In Summary, for those who received DAPT:

Benefits in NNT

    1.6% of patients avoided one major adverse cardiac event
    0.5% of patients avoided cardiovascular death
    1 in 63 patients avoided one major adverse cardiac event
    1 in 219 patients avoided cardiovascular death

Harms in NNT

    None experienced an additional major bleeding complication
    None experienced an additional major bleeding complication

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Source: Udell JA, Bonaca MP, Collet JP, et al. Long-term dual antiplatelet therapy for secondary prevention of cardiovascular events in the subgroup of patients with previous myocardial infarction: a collaborative meta-analysis of randomized trials. Eur Heart J. 2016;37(4):390–399.

Study Population: Adults with stent implantation following myocardial infarction (MI) and concurrent treatment with dual antiplatelet therapy (DAPT)—the combination of aspirin and a P2Y12 inhibitor

Efficacy Endpoints: Prevention of major adverse cardiac events, defined as cardiovascular and noncardiovascular death, MI, and stroke

Harm Endpoints: Major bleeding complications

Narrative: More than 1 million Americans are diagnosed with an MI every year.1 Risk of atherothrombosis increases significantly after an MI, with an increase in platelet activation that can last for years.1 Frequent placement of drug-eluting stents in these patients further increases the risk of thrombosis. Because of this increased thrombotic risk, DAPT is used for long-term secondary prevention of major cardiac events.2,3,4 The duration of DAPT has been debated over the past few years. Prolonged (more than 12 months) DAPT has been shown to increase mortality in patients with drug-eluting stents despite a reduced rate of MI and stent thrombosis.5 However, recent studies suggest that the use of prolonged DAPT after an MI, regardless of stent placement or type, improves cardiovascular mortality without a significant increase in bleeding risk.5

A 2016 meta-analysis, including three randomized controlled trials with a total of 21,534 patients post-MI, compared those who received DAPT for 12 months and those who received continuous treatment beyond one year, with mean follow-up of 2.5 years.5 Patients were randomized at least one year after their infarction with a minimum of two years follow-up. There were significantly lower rates of major cardiac events among those who used prolonged DAPT (number needed to treat [NNT] = 63). Of note, overall cardiovascular mortality was significantly improved (NNT = 219). Despite a numerical increase in complications with prolonged DAPT vs. non–prolonged DAPT, there was no statistical significance between treatment groups for major bleeding (N = 207 vs. 134) or fatal bleeding (N = 29 vs. 26). In patients who are stable one year post-MI, prolonged use of DAPT may be an effective treatment to decrease major cardiac events and cardiovascular mortality.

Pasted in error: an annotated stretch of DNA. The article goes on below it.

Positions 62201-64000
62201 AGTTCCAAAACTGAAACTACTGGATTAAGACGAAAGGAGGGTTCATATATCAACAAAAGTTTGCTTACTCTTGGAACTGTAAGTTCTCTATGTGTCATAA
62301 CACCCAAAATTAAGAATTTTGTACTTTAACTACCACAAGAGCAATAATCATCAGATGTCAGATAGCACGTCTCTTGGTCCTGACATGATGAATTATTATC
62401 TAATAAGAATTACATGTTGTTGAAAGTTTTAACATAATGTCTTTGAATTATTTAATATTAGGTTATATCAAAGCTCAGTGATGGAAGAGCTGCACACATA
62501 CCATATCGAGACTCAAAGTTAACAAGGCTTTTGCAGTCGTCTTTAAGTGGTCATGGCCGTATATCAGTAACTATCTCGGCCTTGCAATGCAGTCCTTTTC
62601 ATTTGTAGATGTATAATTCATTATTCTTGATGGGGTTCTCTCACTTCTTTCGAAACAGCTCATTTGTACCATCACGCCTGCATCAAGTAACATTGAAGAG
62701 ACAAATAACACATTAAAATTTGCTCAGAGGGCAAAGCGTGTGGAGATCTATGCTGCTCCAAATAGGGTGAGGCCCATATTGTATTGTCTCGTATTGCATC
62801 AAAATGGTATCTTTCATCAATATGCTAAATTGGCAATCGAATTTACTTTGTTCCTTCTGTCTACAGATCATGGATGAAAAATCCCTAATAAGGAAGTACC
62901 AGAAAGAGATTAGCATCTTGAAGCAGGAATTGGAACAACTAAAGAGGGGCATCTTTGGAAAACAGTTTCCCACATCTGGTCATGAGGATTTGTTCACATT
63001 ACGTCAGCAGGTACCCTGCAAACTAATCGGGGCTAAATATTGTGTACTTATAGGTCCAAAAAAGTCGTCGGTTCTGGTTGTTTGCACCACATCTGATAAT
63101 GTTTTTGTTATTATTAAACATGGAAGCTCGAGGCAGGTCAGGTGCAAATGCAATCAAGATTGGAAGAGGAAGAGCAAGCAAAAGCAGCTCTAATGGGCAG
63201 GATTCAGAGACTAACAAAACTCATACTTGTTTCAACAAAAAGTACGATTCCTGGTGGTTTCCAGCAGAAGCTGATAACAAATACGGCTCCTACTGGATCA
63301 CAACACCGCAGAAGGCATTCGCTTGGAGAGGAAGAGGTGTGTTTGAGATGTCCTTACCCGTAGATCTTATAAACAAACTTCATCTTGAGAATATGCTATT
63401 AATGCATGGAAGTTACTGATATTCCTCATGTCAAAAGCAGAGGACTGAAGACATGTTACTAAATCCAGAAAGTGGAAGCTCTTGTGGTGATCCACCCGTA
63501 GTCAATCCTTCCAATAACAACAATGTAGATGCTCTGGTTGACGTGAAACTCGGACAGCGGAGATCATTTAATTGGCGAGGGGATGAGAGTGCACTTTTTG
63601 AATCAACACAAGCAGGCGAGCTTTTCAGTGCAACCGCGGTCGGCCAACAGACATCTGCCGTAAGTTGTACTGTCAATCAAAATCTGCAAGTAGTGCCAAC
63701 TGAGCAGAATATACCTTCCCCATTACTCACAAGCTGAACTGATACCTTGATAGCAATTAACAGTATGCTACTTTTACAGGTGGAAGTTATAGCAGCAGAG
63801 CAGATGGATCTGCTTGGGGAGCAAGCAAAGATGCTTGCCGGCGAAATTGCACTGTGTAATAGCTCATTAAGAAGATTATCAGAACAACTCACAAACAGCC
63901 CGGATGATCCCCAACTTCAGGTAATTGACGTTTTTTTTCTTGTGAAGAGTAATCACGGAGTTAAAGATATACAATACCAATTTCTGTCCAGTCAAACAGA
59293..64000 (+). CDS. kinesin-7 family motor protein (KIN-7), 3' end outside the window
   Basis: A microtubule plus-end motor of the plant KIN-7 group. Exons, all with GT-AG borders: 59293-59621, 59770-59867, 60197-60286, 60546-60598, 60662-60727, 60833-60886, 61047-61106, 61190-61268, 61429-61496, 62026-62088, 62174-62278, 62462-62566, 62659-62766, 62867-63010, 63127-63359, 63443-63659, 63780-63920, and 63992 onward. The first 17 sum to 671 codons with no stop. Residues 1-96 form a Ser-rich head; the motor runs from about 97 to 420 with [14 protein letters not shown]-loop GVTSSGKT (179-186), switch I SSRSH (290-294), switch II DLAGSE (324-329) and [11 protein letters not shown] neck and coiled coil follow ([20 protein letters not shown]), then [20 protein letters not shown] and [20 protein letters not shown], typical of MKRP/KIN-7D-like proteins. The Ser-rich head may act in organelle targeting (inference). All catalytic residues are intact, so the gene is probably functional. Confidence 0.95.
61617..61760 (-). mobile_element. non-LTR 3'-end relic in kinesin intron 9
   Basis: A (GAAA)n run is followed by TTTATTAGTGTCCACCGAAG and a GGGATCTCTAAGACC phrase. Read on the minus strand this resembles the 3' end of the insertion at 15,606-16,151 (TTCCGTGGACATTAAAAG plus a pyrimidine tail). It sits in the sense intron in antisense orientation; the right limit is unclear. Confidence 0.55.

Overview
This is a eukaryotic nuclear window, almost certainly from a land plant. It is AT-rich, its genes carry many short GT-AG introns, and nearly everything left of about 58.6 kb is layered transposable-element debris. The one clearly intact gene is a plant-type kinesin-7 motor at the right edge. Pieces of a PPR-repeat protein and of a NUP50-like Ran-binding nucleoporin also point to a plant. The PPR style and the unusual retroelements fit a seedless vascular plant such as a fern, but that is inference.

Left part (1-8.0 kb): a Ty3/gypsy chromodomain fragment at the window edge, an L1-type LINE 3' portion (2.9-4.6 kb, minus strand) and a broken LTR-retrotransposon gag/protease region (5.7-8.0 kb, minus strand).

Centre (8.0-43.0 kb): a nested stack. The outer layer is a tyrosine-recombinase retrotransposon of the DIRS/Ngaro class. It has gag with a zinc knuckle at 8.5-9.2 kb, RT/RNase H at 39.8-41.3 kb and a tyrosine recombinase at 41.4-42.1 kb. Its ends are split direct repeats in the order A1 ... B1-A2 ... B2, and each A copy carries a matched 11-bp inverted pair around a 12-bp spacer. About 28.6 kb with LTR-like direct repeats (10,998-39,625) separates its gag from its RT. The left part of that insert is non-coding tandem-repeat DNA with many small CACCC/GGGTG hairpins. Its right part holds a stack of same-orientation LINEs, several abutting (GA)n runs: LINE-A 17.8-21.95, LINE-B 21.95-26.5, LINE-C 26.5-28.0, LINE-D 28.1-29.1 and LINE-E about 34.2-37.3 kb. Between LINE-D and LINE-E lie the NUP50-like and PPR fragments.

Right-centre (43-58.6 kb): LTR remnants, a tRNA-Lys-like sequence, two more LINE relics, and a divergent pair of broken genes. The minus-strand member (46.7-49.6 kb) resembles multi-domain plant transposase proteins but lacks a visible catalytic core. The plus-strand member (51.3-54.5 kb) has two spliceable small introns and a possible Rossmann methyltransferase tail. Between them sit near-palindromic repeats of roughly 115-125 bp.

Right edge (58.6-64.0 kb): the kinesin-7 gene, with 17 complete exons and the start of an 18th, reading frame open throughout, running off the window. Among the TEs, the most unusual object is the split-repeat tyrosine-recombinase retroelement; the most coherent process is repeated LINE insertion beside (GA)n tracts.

Caveats: Despite the evidence to support the use of prolonged DAPT in stable patients one year after an MI, there is still some debate as to the clinical relevance of these data. The American College of Cardiology and American Heart Association summarize the data as “moderately strong evidence of reduced cardiovascular events at the expense of increased bleeding.”4 This statement can be misleading because although it is based on a 2015 meta-analysis that shows a statistically significant increase in major bleeding (number needed to harm = 132), there was a nonsignificant increase in fatal bleeding. Additionally, this study demonstrated a reduction in cardiovascular death (NNT = 380) and no increase in noncardiovascular death or all-cause mortality.2 The data for this study come from the same randomized controlled trials in the 2016 meta-analysis with the addition of three additional trials (11,901 additional patients). These trials are not specifically discussed in the 2016 meta-analysis; however, it does point out that five articles were excluded because of incomplete data or nonrelevance.

The 2016 meta-analysis is limited by its lack of access to sufficient patient demographics to identify specific subgroups with higher therapy benefit or increased risk of harm. Additionally, it does not account for the presence or type of stents that patients may have received over the course of the study.

The original manuscript was published in Medicine by the Numbers, American Family Physician as part of the partnership between and AFP.

Author: Matthew K. Hawks, MD, PhD and Mark A. Dixon, PhD, LCSW

Published/Updated: October 1, 2017

  1. The Title Bar

    The title bar is color-coded with our overall recommendation.

    • Green: Benefits outweigh risks.
    • Yellow: Unclear risk/benefit profile.
    • Red: Benefits do not outweigh risks.
    • Black: Obvious harms, no clear benefits.
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